Never underestimate the power behind a punch. Traditional boxing and kickboxing classes -- you know, the ones that use actual boxing gloves and heavy bags -- do wonders for enhancing strength and total-body conditioning. According to most calorie-burn calculators, a 150lb person can expect to burn roughly 300 calories in a 30-minute workout (about the same as jogging at a moderate pace), but boxing requires total body engagement, as well as lateral and rotational movements as you slide, punch, duck, and twist through a standard routine.
These multi-planar movements fire up your core, while punching a heavy bag helps develop serious upper-body strength. Since most boxing classes also incorporate bodyweight exercises, such as squats, lunges, and push-ups, you're essentially checking all the boxes on the list of "must-do's" when it comes to leaning out fast.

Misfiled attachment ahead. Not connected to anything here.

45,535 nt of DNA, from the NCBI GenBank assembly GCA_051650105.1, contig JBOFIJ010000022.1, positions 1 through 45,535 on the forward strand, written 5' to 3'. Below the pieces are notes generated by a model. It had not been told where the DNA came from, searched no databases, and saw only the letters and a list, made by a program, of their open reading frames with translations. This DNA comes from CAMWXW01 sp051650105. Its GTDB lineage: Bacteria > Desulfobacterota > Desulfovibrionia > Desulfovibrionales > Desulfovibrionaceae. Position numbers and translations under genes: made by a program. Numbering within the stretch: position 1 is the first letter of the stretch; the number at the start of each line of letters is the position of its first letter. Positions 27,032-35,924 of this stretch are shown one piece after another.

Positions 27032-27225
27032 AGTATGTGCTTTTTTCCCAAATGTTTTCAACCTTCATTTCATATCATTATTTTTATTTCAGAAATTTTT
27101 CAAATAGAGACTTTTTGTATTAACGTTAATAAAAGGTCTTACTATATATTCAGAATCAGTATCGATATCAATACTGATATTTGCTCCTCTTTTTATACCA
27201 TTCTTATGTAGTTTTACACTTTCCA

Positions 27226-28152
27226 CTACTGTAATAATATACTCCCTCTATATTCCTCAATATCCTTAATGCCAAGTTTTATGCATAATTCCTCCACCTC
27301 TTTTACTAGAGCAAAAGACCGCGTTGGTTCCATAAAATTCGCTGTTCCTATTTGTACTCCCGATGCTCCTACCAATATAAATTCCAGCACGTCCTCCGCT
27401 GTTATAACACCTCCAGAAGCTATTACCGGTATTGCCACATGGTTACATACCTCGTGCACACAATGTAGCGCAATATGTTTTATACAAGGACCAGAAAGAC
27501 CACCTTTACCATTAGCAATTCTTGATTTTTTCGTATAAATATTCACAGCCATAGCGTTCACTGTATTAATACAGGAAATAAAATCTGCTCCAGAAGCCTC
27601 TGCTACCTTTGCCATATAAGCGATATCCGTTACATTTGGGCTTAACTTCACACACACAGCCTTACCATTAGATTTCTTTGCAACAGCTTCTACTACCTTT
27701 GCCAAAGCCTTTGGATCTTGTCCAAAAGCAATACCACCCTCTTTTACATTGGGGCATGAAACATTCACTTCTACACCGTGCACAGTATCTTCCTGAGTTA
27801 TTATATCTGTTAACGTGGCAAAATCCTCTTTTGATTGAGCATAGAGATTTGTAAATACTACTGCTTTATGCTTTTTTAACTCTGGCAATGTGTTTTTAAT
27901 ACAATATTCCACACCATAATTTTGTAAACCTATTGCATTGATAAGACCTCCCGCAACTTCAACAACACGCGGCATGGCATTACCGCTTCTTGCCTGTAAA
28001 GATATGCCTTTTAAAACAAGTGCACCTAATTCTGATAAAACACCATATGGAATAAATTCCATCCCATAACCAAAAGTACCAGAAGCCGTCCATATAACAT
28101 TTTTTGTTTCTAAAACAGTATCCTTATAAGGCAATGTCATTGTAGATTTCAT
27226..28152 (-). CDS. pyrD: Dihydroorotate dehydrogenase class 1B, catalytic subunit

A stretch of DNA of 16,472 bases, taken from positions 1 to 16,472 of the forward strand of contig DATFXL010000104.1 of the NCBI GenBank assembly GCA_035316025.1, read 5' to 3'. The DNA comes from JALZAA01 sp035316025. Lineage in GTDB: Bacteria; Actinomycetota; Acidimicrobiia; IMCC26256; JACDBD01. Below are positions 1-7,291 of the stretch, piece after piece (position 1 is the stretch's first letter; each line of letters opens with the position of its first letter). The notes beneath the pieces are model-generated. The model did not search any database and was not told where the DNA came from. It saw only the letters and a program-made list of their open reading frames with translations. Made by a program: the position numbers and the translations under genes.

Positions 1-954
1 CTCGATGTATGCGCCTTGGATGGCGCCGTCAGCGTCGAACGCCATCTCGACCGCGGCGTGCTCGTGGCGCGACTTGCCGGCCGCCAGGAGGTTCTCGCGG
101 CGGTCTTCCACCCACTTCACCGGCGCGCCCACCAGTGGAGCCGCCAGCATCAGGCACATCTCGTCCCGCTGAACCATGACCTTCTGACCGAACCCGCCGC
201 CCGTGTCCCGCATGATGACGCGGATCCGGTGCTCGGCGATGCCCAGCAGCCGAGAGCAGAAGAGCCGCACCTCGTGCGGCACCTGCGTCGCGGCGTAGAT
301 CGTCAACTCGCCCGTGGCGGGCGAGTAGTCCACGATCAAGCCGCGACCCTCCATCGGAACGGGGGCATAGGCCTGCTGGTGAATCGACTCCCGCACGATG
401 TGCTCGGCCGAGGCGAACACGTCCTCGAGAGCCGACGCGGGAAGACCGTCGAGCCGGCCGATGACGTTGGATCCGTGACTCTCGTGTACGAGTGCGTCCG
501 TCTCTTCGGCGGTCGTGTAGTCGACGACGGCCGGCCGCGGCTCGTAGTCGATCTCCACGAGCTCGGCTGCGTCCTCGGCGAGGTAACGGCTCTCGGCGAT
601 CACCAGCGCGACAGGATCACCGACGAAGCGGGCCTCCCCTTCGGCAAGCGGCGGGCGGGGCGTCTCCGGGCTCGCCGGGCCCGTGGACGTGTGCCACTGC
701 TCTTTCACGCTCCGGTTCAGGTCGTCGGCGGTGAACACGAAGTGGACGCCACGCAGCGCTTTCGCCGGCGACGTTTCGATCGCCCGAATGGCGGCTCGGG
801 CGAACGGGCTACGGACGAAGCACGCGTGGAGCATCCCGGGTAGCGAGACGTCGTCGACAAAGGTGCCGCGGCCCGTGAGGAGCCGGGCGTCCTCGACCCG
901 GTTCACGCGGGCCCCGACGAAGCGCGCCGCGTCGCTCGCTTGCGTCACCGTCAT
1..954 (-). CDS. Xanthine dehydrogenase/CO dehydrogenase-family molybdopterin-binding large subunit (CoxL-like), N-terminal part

The "Big 4" compound exercises
If I could only choose four exercises to prescribe to anyone seeking to shape up in a hurry, I'd point to squats, lunges, pull-ups, and push-ups. The reasoning is simple: These exercises can be modified for practically any fitness level, they can be done with or without added resistance, they target all the major muscle groups, and they're reasonably accessible with or without a gym membership. Plus, there are about a million variations you can incorporate to help keep your workouts interesting.
Two quick words of advice, though: First, focus on form. If you fail to perform a compound exercise correctly, you open yourself to the potential for injury. And second, work yourself to fatigue. You can do this by adding weight to the exercise or by performing more repetitions per set. Either way, the last one or two reps you perform should push you to your limits. It's when you live at the edge of your capability that real change takes place.